What you need to know
- Google has removed seven Android apps from the Play Store after it was found that they allowed people to stalk others.
- The apps were quite popular, with 130,000 total downloads.
- All the seven apps were apparently created by a single Russian developer.
Google has pulled seven apps from the Play Store after mobile threat researchers at Avast discovered they allowed people to stalk employees, kids, or romantic partners. Avast reported four of the apps to Google on Tuesday, after which they were quickly removed from the Play Store. The other three apps were reported on Wednesday and have also been pulled.
The apps required the perpetrator to gain access to the target's phone and then install the app to begin spying. They were then prompted to enter their email address and password so the spying app could be sent there. After that, snoops could access sensitive information such as the target's location, contacts, SMS, and call history. It is almost impossible for the target to detect the spying app as the snoop can hide all signs of the app from the targeted phone, including icons.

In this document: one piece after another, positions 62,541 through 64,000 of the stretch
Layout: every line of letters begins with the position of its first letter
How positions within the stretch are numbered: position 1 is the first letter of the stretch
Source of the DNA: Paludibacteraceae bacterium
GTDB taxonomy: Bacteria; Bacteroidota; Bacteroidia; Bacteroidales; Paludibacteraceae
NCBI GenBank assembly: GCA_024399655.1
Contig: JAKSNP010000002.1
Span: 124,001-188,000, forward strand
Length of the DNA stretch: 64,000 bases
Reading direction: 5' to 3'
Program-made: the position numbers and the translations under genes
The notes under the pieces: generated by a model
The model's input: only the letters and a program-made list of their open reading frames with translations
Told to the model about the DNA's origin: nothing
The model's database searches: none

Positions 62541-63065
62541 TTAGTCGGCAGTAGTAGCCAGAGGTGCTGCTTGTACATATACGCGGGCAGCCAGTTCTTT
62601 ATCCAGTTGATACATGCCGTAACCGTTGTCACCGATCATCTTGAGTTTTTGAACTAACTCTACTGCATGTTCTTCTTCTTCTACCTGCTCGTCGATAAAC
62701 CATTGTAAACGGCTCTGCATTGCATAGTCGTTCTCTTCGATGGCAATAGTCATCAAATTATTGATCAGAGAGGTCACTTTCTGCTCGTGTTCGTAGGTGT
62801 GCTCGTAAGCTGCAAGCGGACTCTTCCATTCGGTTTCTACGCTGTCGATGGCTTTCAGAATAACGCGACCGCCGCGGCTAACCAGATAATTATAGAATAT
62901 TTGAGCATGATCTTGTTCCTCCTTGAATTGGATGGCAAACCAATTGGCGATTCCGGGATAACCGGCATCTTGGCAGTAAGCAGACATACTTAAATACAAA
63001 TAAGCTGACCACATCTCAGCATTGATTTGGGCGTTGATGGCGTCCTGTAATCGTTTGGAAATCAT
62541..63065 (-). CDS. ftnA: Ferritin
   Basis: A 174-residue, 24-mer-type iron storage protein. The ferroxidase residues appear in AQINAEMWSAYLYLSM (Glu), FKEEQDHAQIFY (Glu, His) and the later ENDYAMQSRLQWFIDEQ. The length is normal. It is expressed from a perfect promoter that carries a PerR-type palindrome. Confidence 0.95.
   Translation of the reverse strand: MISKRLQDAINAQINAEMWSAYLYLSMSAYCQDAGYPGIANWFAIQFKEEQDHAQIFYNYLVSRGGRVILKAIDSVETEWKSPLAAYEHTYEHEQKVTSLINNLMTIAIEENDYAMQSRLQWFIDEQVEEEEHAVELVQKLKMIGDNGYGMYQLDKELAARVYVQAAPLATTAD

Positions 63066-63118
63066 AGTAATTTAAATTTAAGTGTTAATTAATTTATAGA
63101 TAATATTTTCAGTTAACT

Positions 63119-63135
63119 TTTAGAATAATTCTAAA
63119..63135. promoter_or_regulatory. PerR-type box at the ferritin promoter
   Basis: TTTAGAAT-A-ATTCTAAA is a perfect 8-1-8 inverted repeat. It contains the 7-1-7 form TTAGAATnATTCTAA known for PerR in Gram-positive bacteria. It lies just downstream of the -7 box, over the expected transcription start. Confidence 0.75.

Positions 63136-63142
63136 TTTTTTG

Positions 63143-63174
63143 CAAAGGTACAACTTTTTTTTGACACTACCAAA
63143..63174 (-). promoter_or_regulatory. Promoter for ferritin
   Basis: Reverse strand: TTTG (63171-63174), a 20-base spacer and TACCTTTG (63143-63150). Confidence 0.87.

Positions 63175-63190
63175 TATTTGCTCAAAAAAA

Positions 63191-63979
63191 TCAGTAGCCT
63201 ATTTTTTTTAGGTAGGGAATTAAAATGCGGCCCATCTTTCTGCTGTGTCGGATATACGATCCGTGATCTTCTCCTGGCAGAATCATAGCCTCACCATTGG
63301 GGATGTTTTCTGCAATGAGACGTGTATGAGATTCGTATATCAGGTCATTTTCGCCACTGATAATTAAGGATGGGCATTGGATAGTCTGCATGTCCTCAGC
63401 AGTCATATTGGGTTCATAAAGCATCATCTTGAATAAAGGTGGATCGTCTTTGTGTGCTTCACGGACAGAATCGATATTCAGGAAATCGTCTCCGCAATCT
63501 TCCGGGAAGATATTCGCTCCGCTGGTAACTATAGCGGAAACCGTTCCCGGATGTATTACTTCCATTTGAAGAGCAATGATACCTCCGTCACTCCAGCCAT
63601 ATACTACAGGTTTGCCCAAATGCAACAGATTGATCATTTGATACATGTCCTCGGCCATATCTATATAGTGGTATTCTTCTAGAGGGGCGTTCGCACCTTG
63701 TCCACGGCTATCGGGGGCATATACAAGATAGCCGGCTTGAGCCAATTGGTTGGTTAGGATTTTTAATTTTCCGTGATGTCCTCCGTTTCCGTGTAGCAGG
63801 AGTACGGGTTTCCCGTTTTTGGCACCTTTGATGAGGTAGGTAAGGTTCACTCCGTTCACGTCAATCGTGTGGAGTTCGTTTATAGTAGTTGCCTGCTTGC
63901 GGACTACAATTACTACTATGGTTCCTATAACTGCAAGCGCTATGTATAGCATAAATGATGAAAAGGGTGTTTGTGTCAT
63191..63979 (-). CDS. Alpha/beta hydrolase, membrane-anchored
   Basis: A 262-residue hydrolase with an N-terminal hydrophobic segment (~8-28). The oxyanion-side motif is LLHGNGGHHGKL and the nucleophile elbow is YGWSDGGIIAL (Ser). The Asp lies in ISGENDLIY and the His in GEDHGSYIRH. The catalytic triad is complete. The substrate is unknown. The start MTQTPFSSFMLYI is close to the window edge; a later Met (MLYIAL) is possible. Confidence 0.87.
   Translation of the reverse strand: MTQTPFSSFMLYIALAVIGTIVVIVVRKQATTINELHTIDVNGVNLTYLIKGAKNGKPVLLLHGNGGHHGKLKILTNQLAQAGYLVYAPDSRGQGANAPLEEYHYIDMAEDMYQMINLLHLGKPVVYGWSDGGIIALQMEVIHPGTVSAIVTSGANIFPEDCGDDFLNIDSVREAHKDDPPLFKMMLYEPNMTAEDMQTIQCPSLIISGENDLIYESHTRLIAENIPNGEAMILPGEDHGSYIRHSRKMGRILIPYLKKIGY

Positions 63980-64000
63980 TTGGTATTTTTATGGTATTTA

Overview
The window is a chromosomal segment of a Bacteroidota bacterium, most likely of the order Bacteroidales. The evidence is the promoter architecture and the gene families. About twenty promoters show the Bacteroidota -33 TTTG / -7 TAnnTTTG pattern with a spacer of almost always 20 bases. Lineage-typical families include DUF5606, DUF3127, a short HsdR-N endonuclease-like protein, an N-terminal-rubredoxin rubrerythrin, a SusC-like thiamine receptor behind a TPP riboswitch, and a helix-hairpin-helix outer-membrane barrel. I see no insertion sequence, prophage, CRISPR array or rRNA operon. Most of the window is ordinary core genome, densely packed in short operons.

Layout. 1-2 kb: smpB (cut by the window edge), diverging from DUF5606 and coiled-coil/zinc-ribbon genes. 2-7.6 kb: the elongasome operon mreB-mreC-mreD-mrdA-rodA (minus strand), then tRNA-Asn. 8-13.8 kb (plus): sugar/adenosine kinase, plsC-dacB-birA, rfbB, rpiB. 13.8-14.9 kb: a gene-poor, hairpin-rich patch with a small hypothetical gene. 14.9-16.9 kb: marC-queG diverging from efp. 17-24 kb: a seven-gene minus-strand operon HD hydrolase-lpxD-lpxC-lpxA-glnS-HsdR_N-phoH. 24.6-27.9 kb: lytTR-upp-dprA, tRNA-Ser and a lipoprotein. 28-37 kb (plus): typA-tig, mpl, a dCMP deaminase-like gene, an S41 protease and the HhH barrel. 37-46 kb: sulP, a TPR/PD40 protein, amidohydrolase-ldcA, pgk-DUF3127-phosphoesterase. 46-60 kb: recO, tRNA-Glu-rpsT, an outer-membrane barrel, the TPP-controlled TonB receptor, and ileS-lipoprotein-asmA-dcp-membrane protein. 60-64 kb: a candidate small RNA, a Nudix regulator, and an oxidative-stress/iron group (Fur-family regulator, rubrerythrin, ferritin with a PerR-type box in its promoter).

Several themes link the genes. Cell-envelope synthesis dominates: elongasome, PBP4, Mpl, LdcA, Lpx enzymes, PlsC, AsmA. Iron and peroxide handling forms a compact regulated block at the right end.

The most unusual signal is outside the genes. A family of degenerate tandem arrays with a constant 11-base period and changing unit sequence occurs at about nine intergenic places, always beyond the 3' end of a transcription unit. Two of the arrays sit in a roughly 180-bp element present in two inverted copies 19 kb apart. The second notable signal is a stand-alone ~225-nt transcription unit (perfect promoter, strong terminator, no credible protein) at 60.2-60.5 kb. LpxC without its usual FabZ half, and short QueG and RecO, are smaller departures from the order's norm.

The spying apps were published on the Play Store as being tools designed to help parents to monitor their kids or help employers monitor work time of their employees. Among the seven apps that have been removed by Google, Spy Tracker and SMS Tracker were the most popular, both installed more than 50,000 times. All of the seven apps combined were installed more than 130,000 times.
Nikolaos Chrysaidos, head of mobile threat intelligence and security at Avast, said in a statement:
These apps are highly unethical and problematic for people's privacy and shouldn't be on the Google Play Store, they promote criminal behavior, and can be abused by employers, stalkers or abusive partners to spy on their victims. We classify such apps as stalkerware, and using apklab.io we can identify such apps quickly, and collaborate with Google to get them removed.
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